The United Coconut Associations of the Philippines (UCAP) has hit back what it alleged are campaigns that paint the industry as a environmental and biodiversity threat.
UCAP described as “vague and biased” against the industry recent articles which “practically indict the coconut industry, particularly the process of producing coconut oil, as an environmental threat, said to be worse than palm oil production.”
“The transformation of Philippine landscapes to coconut began hundreds of years ago. At the moment, it is not expanding, rather, coconut areas are receding and being transformed into other land uses or mixed uses (agroforestry). Coconut-based diversified farms are turning into habitats for wildlife, particularly for birds and insects,” UCAP said in a statement.
UCAP quoted Ateneo School of Sciences professor emeritus Toby Dayrit as saying “no rain forests have been burned in the past 200 years to plant coconuts.”
Dayrit explained coconuts are “pioneer species in island ecosystems, and coconuts actually promote biodiversity in barren islands and seashores where no other plants grow.”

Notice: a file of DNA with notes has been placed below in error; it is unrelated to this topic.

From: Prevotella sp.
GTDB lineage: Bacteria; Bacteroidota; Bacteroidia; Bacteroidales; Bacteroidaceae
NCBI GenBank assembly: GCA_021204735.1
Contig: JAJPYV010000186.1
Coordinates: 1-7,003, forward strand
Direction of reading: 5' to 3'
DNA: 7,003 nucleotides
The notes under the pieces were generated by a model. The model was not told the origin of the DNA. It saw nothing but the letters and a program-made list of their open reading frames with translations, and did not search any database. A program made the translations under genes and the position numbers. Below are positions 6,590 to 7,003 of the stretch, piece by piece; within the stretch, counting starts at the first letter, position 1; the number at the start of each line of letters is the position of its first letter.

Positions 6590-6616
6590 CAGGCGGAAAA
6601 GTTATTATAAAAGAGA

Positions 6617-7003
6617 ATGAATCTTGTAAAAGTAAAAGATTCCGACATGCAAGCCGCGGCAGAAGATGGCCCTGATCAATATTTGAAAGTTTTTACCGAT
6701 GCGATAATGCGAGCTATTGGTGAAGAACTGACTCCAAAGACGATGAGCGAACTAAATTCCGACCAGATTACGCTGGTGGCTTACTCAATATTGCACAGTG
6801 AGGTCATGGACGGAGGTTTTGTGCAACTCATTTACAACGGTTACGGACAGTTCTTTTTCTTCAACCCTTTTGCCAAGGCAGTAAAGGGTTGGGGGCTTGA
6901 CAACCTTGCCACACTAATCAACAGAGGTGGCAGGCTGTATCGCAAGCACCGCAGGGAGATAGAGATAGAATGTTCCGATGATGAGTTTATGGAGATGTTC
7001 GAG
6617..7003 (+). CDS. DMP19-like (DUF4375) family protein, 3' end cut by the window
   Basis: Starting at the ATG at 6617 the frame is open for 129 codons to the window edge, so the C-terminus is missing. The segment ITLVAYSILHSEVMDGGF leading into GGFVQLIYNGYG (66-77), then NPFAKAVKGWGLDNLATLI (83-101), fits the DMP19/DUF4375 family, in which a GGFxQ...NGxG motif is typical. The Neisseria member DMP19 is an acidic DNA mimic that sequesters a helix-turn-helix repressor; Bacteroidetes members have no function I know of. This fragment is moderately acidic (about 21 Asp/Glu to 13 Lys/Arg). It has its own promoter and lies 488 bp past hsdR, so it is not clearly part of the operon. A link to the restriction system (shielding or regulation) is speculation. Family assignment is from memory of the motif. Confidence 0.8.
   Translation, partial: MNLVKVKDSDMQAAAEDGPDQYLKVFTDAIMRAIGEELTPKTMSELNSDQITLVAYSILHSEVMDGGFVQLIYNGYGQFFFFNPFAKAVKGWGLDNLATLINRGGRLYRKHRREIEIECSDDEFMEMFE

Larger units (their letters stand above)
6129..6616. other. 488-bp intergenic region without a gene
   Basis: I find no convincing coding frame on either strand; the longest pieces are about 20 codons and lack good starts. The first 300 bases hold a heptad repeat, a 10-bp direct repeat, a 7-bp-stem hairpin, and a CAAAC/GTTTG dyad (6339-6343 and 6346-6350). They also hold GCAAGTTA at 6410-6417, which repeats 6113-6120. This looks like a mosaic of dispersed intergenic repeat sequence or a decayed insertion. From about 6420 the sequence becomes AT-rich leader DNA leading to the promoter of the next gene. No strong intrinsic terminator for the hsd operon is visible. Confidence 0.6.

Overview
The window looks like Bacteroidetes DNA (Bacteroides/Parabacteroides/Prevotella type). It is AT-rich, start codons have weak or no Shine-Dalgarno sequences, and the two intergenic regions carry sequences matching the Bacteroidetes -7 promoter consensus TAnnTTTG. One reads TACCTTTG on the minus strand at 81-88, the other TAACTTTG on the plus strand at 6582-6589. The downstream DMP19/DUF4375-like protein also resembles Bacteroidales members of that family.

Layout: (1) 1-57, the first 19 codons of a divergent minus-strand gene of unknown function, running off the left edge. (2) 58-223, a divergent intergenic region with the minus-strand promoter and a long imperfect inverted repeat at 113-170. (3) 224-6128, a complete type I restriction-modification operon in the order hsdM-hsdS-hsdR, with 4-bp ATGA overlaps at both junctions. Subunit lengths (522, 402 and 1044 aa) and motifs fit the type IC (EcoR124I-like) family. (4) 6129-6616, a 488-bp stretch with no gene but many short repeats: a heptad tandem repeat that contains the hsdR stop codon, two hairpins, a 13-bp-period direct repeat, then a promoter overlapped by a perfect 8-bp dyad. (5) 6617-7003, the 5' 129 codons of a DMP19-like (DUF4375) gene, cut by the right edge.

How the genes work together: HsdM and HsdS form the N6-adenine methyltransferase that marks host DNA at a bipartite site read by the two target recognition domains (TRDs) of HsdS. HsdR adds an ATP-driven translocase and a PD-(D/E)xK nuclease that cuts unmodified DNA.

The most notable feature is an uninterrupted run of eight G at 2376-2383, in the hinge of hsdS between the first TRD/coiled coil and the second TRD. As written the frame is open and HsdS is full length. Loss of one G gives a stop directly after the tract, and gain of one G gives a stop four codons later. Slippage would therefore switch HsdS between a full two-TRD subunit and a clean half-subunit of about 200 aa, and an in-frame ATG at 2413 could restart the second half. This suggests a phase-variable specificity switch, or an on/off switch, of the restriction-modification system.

The coconut industry contributes roughly $2 billion in export receipts to the Philippines, one of the world’s top coconut suppliers, and provides livelihood to about 3.5 million Filipino farmers.
“Coconut, many times referred to as a low-cost but nutritious poor man’s food, is being used to manufacture VCO (virgin coconut oil) and MCT (medium-chain triglycerides) oil health supplements, beauty products, biodiesel, and even aesthetic decors,” it said.
UCAP said the government should expedite its initiative to help the industry, amid the threat of near extinction of coconut trees, most of which were planted during the Spanish colonial times two hundred years ago.